Pressure is growing for designers to use their catwalk platform to show solidarity with Ukraine, and for luxury brands to cut off their Russian revenue streams.
Balenciaga has become the first Paris fashion week brand to make a statement of solidarity with Ukraine. Ahead of a show scheduled for Sunday, the brand said it “would open our platforms in the next few days to report and relay the information around the situation in Ukraine”. It also made a donation to the World Food Programme.
Kyiv has a strong contemporary fashion scene, and many design studios and fashion companies across Europe have Ukrainian team members. Strong feeling among those on the ground at fashion week, however, has not so far been reflected in action at boardroom level. Russian consumers account for about 3% of global luxury sales.
TsUM Kyiv, a department store in the Ukrainian capital, has been closed since the Russian invasion began, with plans for its underground car park to be converted into a hospital. The store is leading calls for the fashion industry to show support by ceasing trade with Russia.
“The fashion industry needs to stand up,” marketing director Marusya Koval told Vogue Business. “Stop trading – stop supplying Russia. Stop your relationships with Russia.”
The cult Danish label Ganni and Hungarian brand Nanushka are among the few to have stopped selling to Russia. Ganni is “aligning with international sanctions and freezing all trade with Russia,” said its creative director, Ditte Reffstrup. Nanushka has ceased deliveries to customers in Russia, and outstanding orders with wholesale partners in the country will not be fulfilled.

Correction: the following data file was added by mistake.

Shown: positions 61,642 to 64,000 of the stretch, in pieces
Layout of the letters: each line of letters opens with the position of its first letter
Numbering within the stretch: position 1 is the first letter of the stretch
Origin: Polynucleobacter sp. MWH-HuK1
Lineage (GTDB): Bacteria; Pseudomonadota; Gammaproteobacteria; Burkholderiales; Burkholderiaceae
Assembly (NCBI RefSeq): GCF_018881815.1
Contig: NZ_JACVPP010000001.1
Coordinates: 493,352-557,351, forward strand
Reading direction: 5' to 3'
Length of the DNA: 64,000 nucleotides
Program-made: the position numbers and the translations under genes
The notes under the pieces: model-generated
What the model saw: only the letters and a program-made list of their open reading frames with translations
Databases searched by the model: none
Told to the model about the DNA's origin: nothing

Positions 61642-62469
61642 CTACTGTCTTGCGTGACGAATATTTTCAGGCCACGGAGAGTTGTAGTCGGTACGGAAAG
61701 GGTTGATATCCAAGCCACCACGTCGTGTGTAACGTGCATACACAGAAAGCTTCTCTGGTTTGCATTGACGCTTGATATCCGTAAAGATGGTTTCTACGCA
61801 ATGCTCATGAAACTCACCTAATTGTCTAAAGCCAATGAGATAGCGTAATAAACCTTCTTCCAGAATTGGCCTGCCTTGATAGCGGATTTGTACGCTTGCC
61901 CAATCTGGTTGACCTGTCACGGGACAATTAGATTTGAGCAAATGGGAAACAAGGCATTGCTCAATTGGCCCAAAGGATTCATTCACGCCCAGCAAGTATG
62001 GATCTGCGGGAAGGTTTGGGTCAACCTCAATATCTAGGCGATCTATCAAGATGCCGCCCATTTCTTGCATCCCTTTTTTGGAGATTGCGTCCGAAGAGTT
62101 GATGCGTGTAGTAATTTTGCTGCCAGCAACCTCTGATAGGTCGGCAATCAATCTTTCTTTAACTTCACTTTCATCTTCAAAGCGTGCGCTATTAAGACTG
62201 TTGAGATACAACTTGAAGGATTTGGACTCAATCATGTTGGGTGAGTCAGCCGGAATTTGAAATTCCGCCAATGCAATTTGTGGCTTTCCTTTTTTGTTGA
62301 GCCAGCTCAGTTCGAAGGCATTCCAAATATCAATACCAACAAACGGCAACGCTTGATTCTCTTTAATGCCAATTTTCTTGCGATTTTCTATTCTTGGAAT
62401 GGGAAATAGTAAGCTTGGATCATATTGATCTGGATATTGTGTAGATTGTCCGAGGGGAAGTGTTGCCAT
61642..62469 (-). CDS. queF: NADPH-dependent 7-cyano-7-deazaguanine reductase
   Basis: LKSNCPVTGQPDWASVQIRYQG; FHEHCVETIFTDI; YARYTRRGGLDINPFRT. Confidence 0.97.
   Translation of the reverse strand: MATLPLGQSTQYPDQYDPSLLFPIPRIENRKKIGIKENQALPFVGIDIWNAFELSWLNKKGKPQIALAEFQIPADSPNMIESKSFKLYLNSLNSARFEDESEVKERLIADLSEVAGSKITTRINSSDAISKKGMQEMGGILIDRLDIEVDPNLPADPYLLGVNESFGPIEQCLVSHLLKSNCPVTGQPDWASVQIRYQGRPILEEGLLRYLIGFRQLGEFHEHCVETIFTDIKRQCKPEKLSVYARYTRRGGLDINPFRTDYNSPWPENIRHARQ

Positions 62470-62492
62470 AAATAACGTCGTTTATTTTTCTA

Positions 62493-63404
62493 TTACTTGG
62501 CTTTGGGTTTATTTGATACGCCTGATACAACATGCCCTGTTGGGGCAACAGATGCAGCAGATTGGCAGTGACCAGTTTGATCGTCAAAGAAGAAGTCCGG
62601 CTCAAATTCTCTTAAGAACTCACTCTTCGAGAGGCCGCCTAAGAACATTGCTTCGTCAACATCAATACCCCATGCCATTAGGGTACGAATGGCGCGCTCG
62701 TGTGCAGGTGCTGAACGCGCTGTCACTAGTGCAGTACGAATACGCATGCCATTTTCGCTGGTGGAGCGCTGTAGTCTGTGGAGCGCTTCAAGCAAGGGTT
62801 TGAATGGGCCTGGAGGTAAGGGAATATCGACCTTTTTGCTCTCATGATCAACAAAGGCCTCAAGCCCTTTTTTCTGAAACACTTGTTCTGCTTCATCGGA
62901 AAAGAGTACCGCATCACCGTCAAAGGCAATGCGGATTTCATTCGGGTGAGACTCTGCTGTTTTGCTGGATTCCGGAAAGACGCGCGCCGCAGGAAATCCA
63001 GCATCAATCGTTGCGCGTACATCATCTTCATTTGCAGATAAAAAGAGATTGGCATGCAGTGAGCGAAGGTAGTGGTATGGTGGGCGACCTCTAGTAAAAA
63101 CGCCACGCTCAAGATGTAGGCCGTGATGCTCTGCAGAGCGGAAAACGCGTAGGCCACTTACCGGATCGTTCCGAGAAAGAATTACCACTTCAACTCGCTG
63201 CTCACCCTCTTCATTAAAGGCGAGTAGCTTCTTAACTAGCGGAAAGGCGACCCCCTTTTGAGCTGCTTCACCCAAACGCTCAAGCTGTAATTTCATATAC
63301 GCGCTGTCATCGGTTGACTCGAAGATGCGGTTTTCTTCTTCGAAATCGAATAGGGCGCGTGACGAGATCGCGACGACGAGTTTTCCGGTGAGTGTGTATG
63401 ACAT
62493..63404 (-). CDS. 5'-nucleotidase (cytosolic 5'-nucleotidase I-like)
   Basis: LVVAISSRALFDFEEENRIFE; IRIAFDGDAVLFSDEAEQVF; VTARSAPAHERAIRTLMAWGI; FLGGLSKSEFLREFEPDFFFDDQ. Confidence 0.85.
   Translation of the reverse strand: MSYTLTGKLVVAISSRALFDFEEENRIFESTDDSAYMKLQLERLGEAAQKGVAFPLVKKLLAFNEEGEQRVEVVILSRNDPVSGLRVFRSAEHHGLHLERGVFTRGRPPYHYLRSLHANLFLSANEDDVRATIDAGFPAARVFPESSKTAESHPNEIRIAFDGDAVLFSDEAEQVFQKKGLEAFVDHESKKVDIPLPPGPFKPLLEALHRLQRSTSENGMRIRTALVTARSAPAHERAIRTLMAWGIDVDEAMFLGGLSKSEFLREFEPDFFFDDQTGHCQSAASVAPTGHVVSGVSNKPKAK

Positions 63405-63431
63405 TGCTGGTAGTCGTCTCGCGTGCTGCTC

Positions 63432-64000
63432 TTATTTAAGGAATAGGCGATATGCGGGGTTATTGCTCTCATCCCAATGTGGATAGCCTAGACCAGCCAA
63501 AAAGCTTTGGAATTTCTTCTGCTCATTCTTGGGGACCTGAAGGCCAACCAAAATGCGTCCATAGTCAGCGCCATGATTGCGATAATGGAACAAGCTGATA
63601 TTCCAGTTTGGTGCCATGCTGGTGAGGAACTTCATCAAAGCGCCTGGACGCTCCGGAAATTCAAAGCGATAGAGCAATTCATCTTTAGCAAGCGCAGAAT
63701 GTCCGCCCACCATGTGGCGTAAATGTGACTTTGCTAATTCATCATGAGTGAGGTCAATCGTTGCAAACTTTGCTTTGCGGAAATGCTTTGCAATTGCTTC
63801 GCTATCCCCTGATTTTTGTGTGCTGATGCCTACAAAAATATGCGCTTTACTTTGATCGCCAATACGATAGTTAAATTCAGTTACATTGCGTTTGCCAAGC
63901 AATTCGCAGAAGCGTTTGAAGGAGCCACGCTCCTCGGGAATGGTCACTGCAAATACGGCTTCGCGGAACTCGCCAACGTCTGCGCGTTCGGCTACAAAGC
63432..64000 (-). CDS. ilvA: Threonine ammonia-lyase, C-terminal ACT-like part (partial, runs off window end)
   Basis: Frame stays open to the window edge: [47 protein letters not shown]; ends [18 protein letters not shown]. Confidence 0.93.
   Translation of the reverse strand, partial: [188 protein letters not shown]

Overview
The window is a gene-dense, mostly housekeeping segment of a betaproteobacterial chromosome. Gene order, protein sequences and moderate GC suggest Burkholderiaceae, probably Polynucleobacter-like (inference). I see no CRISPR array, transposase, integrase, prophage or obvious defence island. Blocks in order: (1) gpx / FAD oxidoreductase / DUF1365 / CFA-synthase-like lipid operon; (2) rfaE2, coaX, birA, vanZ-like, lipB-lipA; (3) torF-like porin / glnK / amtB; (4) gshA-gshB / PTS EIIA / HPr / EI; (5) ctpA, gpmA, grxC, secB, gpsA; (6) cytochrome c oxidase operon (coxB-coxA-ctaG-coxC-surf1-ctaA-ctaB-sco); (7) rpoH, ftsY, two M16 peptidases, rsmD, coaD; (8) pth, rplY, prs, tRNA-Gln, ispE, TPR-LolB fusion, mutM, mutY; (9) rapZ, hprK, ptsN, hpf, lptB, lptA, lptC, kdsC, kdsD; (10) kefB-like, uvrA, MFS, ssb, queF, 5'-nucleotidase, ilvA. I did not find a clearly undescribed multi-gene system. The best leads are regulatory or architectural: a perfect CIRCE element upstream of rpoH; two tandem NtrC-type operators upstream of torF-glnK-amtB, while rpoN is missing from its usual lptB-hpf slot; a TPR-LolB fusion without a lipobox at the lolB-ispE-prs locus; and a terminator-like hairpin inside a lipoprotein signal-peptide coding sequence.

“We have respect for the Russian people and our partners,” said Nanushka’s CEO, Peter Baldaszti, who was watching a Milan fashion week show when news of the invasion of Ukraine broke. “We know this is not their decision, but it is impossible to do business with Russia based on our moral values.”
He described it as “a significant financial decision” for the small label, adding “we are hoping for a quick solution so we can rebuild those relationships”.
On Wednesday British online fashion retailer Asos it has suspended operations in Russia after the invasion. “Against the backdrop of the continuing war, Asos has decided that it is neither practical nor right to continue to trade in Russia,” an Asos spokesperson said.
London-based magazine 1Granary, whose editor-in-chief, Olya Kuryshchuk, is Ukrainian, on Tuesday published an open letter asking “fashion businesses and their leaders to stand together with Ukraine and condemn Russia’s invasion”.
The letter, whose early signatories include designer Christopher Kane, photographer Nick Knight, buyers for influential London boutiques Browns and Dover Street Market and editors from iD, Dazed and The Face magazine, asserts fashion’s power as “a trillion-dollar industry with gigantic cultural and even political influence. In times of crisis, it’s easy to dismiss that power as superfluous, frivolous, tone-deaf, hypocrite [sic] or non-essential … wherever you are today, don’t turn your back, don’t close your eyes.”
The governing body of Paris fashion week has called for “solemnity” at this week’s shows, but insisted the event would go ahead as planned.
“Given the present context, the Fédération de la Haute Couture et de la Mode encourages you to experience the shows of the coming days with solemnity, and in reflection of these dark hours,” said its president, Ralph Toledano, on Monday.
Giorgio Armani is one of the few major designers to have addressed the war directly on the catwalk, holding his Milan show in silence.
In a statement, the designer said the choice not to play music at Sunday’s event “was taken as a sign of respect towards the people involved in the unfolding tragedy in Ukraine”.
The move was welcomed by Vogue Ukraine, who asked in an Instagram post “will this timely and charitable gesture find a continuation at the next shows?”